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Using the graphs of trigonometric functions to solve real-world problems

Many real-world scenarios represent periodic functions and may be modeled by trigonometric functions. As an example, let’s return to the scenario from the section opener. Have you ever observed the beam formed by the rotating light on a police car and wondered about the movement of the light beam itself across the wall? The periodic behavior of the distance the light shines as a function of time is obvious, but how do we determine the distance? We can use the tangent function .

Using trigonometric functions to solve real-world scenarios

Suppose the function y = 5 tan ( π 4 t ) marks the distance in the movement of a light beam from the top of a police car across a wall where t is the time in seconds and y is the distance in feet from a point on the wall directly across from the police car.

  1. Find and interpret the stretching factor and period.
  2. Graph on the interval [ 0 , 5 ] .
  3. Evaluate f ( 1 ) and discuss the function’s value at that input.
  1. We know from the general form of y = A tan ( B t ) that | A | is the stretching factor and π B is the period.
    A graph showing that variable A is the coefficient of the tangent function and variable B is the coefficient of x, which is within that tangent function.

    We see that the stretching factor is 5. This means that the beam of light will have moved 5 ft after half the period.

    The period is π π 4 = π 1 4 π = 4. This means that every 4 seconds, the beam of light sweeps the wall. The distance from the spot across from the police car grows larger as the police car approaches.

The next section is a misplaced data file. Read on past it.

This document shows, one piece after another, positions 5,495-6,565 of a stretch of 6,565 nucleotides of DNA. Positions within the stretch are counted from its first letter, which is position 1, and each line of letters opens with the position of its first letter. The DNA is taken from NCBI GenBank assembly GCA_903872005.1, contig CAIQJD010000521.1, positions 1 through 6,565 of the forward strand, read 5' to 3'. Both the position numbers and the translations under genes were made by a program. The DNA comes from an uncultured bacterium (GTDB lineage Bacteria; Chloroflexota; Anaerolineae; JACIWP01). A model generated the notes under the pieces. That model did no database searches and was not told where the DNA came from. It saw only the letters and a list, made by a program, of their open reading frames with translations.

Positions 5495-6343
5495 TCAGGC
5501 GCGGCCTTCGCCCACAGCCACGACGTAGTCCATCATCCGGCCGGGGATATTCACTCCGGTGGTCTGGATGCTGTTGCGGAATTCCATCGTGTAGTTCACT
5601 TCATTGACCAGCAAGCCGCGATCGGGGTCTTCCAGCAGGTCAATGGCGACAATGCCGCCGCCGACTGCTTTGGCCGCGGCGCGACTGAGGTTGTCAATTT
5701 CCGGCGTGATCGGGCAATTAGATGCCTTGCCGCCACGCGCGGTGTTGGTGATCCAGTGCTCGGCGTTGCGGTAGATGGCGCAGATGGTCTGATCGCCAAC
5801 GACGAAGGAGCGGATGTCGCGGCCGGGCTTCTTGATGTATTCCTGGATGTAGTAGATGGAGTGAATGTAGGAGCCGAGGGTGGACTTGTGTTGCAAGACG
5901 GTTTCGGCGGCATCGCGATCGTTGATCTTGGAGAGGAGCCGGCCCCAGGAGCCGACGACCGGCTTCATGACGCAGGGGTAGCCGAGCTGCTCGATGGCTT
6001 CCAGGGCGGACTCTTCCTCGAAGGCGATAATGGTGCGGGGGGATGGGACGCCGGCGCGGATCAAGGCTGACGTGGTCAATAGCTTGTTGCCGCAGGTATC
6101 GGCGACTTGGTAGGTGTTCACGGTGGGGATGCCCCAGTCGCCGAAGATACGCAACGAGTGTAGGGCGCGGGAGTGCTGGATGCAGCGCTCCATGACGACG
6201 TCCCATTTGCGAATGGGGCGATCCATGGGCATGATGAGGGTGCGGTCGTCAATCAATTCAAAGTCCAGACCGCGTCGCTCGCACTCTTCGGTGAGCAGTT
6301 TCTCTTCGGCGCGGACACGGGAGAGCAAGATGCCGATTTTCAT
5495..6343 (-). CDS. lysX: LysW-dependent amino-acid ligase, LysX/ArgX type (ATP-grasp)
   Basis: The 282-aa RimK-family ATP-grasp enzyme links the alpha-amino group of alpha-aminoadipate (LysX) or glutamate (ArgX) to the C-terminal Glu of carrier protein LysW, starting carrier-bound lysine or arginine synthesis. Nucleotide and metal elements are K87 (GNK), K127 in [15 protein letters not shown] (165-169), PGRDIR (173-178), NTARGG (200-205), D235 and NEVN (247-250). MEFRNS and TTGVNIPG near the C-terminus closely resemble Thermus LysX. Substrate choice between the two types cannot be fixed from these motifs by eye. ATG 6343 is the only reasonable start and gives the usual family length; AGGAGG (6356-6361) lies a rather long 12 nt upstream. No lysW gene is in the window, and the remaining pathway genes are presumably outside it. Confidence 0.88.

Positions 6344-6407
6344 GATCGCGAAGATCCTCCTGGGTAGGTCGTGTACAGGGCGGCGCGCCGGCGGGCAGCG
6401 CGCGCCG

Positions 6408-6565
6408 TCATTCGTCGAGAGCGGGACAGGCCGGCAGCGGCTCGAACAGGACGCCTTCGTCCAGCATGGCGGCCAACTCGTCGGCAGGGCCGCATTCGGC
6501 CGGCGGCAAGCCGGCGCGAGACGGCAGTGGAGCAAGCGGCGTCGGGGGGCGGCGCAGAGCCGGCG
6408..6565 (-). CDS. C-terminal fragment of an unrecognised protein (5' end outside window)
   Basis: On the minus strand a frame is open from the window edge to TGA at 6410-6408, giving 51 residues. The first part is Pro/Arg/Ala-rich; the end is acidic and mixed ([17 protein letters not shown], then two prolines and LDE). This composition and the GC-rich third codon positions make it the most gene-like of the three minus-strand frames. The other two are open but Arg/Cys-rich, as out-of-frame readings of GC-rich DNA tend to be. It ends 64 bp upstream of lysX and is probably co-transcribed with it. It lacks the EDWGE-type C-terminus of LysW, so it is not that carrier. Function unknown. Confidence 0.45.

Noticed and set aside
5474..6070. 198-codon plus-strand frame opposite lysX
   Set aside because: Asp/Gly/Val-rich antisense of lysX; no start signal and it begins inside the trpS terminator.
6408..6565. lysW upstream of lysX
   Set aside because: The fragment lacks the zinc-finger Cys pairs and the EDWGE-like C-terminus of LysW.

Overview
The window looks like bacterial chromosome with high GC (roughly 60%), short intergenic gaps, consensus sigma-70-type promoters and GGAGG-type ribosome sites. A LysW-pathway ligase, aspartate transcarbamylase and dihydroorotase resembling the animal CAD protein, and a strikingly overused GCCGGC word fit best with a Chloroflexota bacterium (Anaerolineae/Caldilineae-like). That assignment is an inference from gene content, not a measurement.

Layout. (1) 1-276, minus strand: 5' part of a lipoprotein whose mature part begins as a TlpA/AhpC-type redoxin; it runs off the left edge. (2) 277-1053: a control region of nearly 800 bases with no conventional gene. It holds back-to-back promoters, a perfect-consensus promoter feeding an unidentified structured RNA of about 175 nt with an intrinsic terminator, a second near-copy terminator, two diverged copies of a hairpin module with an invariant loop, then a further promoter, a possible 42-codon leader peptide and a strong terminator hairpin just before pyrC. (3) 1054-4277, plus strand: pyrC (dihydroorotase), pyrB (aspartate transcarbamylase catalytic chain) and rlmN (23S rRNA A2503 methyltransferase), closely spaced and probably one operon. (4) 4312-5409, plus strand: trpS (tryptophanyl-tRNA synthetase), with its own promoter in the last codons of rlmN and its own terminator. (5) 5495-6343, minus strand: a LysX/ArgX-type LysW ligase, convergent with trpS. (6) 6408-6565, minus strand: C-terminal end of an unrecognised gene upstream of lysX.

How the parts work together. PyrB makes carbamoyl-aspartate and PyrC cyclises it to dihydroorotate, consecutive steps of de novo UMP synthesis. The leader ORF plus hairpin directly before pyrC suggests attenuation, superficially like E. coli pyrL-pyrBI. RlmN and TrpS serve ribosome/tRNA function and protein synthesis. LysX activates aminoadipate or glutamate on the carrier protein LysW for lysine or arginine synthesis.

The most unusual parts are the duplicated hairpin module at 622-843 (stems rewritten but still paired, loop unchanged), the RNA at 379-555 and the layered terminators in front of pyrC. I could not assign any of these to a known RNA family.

2. To graph the function, we draw an asymptote at t = 2 and use the stretching factor and period. See [link]
    A graph of one period of a modified tangent function, with a vertical asymptote at x=4.
  3. period: f ( 1 ) = 5 tan ( π 4 ( 1 ) ) = 5 ( 1 ) = 5 ; after 1 second, the beam of has moved 5 ft from the spot across from the police car.
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Access these online resources for additional instruction and practice with graphs of other trigonometric functions.

Key equations

Shifted, compressed, and/or stretched tangent function y = A tan ( B x C ) + D
Shifted, compressed, and/or stretched secant function y = A sec ( B x C ) + D
Shifted, compressed, and/or stretched cosecant function y = A csc ( B x C ) + D
Shifted, compressed, and/or stretched cotangent function y = A cot ( B x C ) + D

Key concepts

  • The tangent function has period π .
  • f ( x ) = A tan ( B x C ) + D is a tangent with vertical and/or horizontal stretch/compression and shift. See [link] , [link] , and [link] .
  • The secant and cosecant are both periodic functions with a period of 2 π . f ( x ) = A sec ( B x C ) + D gives a shifted, compressed, and/or stretched secant function graph. See [link] and [link] .
  • f ( x ) = A csc ( B x C ) + D gives a shifted, compressed, and/or stretched cosecant function graph. See [link] and [link] .
  • The cotangent function has period π and vertical asymptotes at 0 , ± π , ± 2 π , ... .
  • The range of cotangent is ( , ) , and the function is decreasing at each point in its range.
  • The cotangent is zero at ± π 2 , ± 3 π 2 , ... .
  • f ( x ) = A cot ( B x C ) + D is a cotangent with vertical and/or horizontal stretch/compression and shift. See [link] and [link] .
  • Real-world scenarios can be solved using graphs of trigonometric functions. See [link] .

Section exercises

Verbal

Explain how the graph of the sine function can be used to graph y = csc x .

Since y = csc x is the reciprocal function of y = sin x , you can plot the reciprocal of the coordinates on the graph of y = sin x to obtain the y -coordinates of y = csc x . The x -intercepts of the graph y = sin x are the vertical asymptotes for the graph of y = csc x .

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Questions & Answers

If the plane intersects the cone (either above or below) horizontally, what figure will be created?
Feemark Reply
can you not take the square root of a negative number
Sharon Reply
No because a negative times a negative is a positive. No matter what you do you can never multiply the same number by itself and end with a negative
lurverkitten